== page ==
President Xi Jinping swears in Hong Kong's new leader John Lee as the Asian city celebrates the 25th anniversary of its handover from Britain to China.
John Lee has set off to Beijing to get the official nod for his new term as Chief Executive of the island in a four-day trip where he will meet with top Chinese leaders.
John Lee, a 64-year-old former deputy commissioner of police who was promoted to the global financial hub's number two role in 2021, says he is awaiting Beijing's approval to stand in the election.
Hong Kong Chief Executive Carrie Lam says her decision not to pursue a second term is "entirely based" on her family considerations.
Secretary of Home Affairs Caspar Tsui had been among 15 officials who attended the party, after the government urged citizens to avoid big gatherings to control the spread of Covid-19.
Chief Executive of Hong Kong Carrie Lam’s focus in her term’s last policy address was on affordable housing for the city’s 7.5 million people, an objective that has been a priority for all Hong Kong’s leaders since 1997.
Police previously cautioned people against mourning for a man who on July 1 stabbed the officer in the shoulder before killing himself, saying that mourning him is “no different from supporting terrorism.”
Apple Daily, the embattled anti-Beijing newspaper, has asked authorities to unfreeze some of its assets so it can pay salaries and avoid labour violations, and that its board will meet on Friday to decide if the newspaper will cease operations.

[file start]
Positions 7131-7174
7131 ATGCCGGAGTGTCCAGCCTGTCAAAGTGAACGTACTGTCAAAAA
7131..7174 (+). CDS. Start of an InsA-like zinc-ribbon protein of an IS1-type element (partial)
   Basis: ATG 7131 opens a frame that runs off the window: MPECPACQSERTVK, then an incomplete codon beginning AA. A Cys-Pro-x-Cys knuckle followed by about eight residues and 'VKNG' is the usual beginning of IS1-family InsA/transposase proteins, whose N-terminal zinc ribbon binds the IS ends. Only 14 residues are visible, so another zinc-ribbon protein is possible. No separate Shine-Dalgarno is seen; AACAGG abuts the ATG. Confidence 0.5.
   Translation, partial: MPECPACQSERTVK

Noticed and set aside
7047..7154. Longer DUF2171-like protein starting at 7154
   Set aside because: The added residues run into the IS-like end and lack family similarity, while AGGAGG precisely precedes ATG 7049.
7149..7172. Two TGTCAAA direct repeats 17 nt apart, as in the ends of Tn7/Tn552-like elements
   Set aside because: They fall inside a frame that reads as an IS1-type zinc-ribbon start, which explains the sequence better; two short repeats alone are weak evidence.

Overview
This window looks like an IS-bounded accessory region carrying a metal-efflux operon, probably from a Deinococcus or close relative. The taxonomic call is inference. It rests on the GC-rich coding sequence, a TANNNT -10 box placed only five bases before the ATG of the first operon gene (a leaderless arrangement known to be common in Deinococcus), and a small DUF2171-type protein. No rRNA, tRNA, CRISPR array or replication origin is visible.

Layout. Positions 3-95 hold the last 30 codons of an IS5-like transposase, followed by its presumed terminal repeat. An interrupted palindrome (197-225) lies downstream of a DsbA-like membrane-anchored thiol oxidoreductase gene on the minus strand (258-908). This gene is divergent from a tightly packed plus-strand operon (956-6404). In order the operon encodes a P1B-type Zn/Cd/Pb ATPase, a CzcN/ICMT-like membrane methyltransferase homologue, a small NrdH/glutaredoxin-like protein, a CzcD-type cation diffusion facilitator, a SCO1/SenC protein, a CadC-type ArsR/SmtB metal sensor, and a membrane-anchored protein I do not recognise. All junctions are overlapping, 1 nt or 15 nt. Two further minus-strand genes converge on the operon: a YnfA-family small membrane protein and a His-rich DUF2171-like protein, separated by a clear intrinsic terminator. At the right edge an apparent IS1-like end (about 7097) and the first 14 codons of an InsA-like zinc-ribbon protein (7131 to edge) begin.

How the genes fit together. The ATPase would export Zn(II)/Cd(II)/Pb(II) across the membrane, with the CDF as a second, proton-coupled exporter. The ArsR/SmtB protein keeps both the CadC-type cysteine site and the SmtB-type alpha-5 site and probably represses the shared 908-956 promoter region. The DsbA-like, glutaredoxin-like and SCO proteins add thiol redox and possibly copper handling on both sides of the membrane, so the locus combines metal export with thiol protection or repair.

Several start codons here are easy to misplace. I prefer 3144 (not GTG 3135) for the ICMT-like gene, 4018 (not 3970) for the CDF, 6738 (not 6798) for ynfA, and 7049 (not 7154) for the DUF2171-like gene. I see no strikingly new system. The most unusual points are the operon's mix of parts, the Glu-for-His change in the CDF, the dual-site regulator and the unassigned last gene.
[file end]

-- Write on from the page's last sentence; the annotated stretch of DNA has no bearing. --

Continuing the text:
New changes cut proportion of directly elected seats in legislature from half to less than a quarter, while a new body will vet candidates and bar those deemed insufficiently patriotic towards Beijing from participating.
The prominent anti-Beijing activist is already serving a 13.5 month jail sentence for taking part in a protest during the 2019 unrest.
Carrie Lam says the government is researching “fake news” to tackle “misinformation, hatred and lies” but has no timetable for the law, which comes after the imposition of a sweeping national security law in 2020.
China's electoral reform bill introduced in city legislature, a follow-up to the sweeping national security law imposed last year, setting in motion changes to give Beijing greater control by reducing number of directly elected representatives.
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